The construction of dams has always been opposed because of their destructive effects on whole communities. Several anti-dam leaders have been killed as a result. The recent devastation by the dams of Luzon proved that they were right all along.
By ALEXANDER MARTIN REMOLLINO
MANILA — Macli-ing Dulag is a prominent name in the history of environmental and indigenous peoples’ rights struggles in the Philippines. He is widely remembered by environmental and indigenous activists for his leadership in the anti-Chico Dam campaign of the late 1970s and early 1980s.
The Chico Dam “would have inundated vast tracts of land in the provinces of Kalinga and Apayao,” wrote Miriam Azurin in an article for Ibon Features in 2002.
A leader of the Kalinga tribe of the Cordilleras, Dulag figured prominently in the anti-Chico Dam campaign, forging bodongs (peace pacts) between warring tribes in order to unify them against the World Bank-funded “development” project. Several times, the Marcos government tried to bribe him in exchange for giving up the struggle.
Dulag would lose his life for this. On April 24, 1980, Army soldiers opened fire on his hut; he died on the spot from 10 bullet wounds in the chest and pelvis. In killing him the military hoped to silence opposition to the Chico Dam project.
But Dulag’s death only served to “ignite a prairie fire.” The news of his murder increased projection of the issue, thereby broadening opposition to the Chico Dam which even reached international levels. The wide opposition to the project forced the Marcos government to abandon it.
Unlike Dulag, Nicanor “Ka Kano” delos Santos – a leader of the Dumagats in Tanay, Rizal – did not lose his life in the thick of an anti-dam struggle. His first foray into activism, however, was as one of the protesters against the Kaliwa-Kanan Dam (or Laiban Dam) project in 1983. The dam’s area covers seven villages in Tanay that are home to the Remontado and Dumagat tribes.
At the height of the campaign against the Kaliwa-Kanan Dam project, Delos Santos was elected as secretary-general of the Makabayang Samahan ng Katutubong Dumagat (Maskada) and vice-president of the Bigkis at lakas ng mga Katutubo sa Timog Katagalugan (Balatik). He would be instrumental in the founding of the Kalipunan ng mga Katutubong Mamamayan ng Pilipinas (Kamp).
He was shot dead in December 2001 by Army soldiers while bringing food to fellow participants in what was going to be a caravan for the upcoming commemoration of International Human Rights Day in Antipolo City.
The construction of the San Roque Multipurpose Project, which started in 1998, deprived the farmers of San Nicolas, Pangasinan of the Agno River’s overflow, which they had been taking advantage of for irrigation. Funded by the Japan Bank for International Cooperation (JBIC) and owned by the San Roque Power Corporation, the project required the construction site to be dried up and the river to be diverted. Aside from these, irrigation canals dried up as diggings deepened the river bed.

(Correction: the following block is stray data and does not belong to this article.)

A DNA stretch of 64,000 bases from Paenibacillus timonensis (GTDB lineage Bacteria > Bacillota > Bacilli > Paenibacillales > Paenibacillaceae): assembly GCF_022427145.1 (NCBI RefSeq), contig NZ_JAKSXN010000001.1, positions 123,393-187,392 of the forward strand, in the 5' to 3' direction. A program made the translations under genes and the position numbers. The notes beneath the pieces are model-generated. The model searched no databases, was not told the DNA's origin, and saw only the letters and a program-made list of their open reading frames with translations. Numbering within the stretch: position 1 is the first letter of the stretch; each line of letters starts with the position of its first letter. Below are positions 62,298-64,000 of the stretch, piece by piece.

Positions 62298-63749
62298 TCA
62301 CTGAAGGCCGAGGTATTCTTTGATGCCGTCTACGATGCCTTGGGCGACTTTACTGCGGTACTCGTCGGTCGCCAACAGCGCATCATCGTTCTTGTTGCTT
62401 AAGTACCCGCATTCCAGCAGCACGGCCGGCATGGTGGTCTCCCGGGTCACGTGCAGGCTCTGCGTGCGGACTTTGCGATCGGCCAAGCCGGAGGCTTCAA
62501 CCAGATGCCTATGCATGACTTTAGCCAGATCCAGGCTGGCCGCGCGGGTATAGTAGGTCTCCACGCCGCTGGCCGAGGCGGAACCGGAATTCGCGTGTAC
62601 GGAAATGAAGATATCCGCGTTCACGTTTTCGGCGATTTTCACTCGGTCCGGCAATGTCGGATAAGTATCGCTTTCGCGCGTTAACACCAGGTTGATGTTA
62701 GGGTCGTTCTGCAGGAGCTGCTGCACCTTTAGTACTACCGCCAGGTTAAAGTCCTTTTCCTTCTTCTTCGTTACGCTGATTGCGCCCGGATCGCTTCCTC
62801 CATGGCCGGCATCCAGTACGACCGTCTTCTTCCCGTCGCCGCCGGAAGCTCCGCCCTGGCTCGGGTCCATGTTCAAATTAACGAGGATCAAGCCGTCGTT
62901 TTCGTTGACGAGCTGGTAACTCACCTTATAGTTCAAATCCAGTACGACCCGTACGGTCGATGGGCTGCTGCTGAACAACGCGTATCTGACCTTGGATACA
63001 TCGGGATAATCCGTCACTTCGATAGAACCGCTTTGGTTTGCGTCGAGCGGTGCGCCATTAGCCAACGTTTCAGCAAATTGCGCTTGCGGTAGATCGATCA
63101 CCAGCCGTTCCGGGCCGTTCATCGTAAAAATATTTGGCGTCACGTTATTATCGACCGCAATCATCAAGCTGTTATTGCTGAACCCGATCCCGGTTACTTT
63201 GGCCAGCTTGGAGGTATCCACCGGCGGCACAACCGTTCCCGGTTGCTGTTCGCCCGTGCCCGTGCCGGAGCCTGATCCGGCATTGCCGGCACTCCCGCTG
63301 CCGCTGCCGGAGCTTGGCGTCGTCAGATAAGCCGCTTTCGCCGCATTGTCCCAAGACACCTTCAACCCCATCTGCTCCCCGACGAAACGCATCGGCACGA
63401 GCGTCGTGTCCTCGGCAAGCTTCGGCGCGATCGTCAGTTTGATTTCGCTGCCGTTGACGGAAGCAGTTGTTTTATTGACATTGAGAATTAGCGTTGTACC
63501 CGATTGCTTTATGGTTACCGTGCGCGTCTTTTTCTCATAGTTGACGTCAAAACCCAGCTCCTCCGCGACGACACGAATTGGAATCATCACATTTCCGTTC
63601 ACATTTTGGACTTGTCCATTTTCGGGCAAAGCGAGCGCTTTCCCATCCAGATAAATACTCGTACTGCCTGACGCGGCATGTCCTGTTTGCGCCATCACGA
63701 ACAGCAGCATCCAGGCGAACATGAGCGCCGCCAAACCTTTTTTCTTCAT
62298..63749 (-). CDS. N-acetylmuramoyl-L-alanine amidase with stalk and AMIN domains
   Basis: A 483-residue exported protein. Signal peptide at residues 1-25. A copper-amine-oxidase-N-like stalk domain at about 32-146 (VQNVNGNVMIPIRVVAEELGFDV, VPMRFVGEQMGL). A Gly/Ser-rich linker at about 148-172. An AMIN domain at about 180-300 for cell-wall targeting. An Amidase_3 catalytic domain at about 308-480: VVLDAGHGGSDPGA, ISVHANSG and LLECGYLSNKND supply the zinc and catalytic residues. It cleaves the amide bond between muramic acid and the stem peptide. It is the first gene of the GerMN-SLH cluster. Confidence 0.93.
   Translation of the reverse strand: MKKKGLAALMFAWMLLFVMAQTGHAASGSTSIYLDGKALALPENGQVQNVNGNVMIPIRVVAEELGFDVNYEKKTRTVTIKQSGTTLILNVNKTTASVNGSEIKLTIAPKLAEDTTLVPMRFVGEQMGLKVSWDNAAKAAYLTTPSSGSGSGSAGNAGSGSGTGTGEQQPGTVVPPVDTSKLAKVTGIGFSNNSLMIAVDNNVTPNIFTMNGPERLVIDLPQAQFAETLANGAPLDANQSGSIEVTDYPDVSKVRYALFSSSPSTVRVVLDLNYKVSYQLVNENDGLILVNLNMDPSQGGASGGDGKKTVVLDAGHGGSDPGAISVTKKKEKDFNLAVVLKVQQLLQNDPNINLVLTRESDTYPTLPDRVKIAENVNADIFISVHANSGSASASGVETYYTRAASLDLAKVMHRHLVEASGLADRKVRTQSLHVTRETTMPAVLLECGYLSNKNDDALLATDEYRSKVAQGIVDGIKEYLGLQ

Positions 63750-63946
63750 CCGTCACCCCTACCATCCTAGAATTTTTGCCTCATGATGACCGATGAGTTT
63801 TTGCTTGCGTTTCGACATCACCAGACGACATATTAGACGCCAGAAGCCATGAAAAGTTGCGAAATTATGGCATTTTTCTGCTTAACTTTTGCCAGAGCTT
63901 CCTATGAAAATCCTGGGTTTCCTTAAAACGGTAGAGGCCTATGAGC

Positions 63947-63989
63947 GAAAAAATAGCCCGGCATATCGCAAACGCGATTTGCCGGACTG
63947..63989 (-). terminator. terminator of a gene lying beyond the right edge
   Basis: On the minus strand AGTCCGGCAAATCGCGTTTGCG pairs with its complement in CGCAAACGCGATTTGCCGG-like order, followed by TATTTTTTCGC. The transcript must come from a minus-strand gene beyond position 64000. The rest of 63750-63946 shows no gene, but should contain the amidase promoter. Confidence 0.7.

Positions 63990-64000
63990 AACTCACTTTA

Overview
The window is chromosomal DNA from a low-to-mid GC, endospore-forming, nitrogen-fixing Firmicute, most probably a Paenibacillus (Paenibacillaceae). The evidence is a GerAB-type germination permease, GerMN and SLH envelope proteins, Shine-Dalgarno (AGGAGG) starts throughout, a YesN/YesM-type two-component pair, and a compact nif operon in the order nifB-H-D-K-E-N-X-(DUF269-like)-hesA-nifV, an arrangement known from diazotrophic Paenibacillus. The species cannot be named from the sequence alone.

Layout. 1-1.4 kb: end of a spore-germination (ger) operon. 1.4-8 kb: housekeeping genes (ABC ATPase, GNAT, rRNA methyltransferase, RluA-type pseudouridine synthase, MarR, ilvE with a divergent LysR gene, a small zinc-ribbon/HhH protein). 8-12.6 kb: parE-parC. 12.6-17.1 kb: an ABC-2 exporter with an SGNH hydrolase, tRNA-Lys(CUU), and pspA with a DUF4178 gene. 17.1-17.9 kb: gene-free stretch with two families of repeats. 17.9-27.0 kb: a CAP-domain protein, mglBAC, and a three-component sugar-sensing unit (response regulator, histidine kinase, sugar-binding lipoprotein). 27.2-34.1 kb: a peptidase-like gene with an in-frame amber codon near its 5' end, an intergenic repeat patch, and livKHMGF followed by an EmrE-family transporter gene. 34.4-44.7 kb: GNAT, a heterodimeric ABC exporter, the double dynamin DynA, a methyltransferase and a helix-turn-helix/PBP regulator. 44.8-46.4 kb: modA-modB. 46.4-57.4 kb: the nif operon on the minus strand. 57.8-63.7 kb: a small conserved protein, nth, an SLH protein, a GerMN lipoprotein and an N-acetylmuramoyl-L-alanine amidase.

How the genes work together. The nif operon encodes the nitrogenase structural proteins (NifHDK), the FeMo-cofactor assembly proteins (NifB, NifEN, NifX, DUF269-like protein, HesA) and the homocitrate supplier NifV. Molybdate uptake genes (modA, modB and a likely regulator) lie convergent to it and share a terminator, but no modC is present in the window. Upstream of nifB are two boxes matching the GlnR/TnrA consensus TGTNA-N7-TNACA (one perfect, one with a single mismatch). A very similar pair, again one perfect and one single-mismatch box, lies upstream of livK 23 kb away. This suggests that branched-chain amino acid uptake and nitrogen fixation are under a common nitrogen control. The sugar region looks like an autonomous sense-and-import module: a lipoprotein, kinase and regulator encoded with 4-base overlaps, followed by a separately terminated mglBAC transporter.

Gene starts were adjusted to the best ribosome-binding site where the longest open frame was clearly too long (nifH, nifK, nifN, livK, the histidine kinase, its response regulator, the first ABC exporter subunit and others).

Jose Doton, who was then already a veteran activist, led the farmers of San Nicolas and other Pangasinan towns in opposing the San Roque Multipurpose Project, explaining that it would eventually inundate all the rice lands along the Agno River.
The construction of what is now known as the San Roque Dam was completed in 2003. Doton fell prey to an extrajudicial killing on May 16 three years later – still in the thick of the campaign against the San Roque Dam, leading a group that was calling on the San Roque Power Corporation to compensate small-scale miners and others displaced by the project.
The recent floods that inundated Northern and Central Luzon – brought by typhoon Pepeng (international name: Parma) but made worse by the release of water from five dams – have proven that Dulag, Delos Santos, and Doton were right all along in opposing the construction of large dams in their respective areas.
The San Roque Dam and the Laiban Dam are just two of the large dams in the Philippines at present. Others include the Magat Dam in Cagayan, the La Mesa Dam in Quezon City, the Angat and Ipo Dams in Bulacan, the Pantabangan Dam in Nueva Ecija, the Matuno Dam in Ifugao, the Binga and Ambuclao Dams in Benguet, the Caliraya Dam in Laguna, the Bayungan Dam in Bohol, the Manangga Dam in Cebu, the Pan-ay River Dam in Panay, and Pulangi V in Bukidnon.
The international outrage sparked by Dulag’s murder forced the World Bank and the Marcos regime to abandon not only the Chico Dam, but other large-dam projects in the Cordilleras and elsewhere in the Philippines. However, amid the energy crisis of the early 1990s, then-President Fidel V. Ramos revived the large-dam projects mothballed during the Marcos presidency.
Majority of these large-dam projects are initiated by foreign corporations and their local partners in cooperation with various government agencies. Most of these are funded by the JBIC, as well as the Asian Development Bank (ADB).
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Dam Nation: A Bloody History of Struggle Against Dams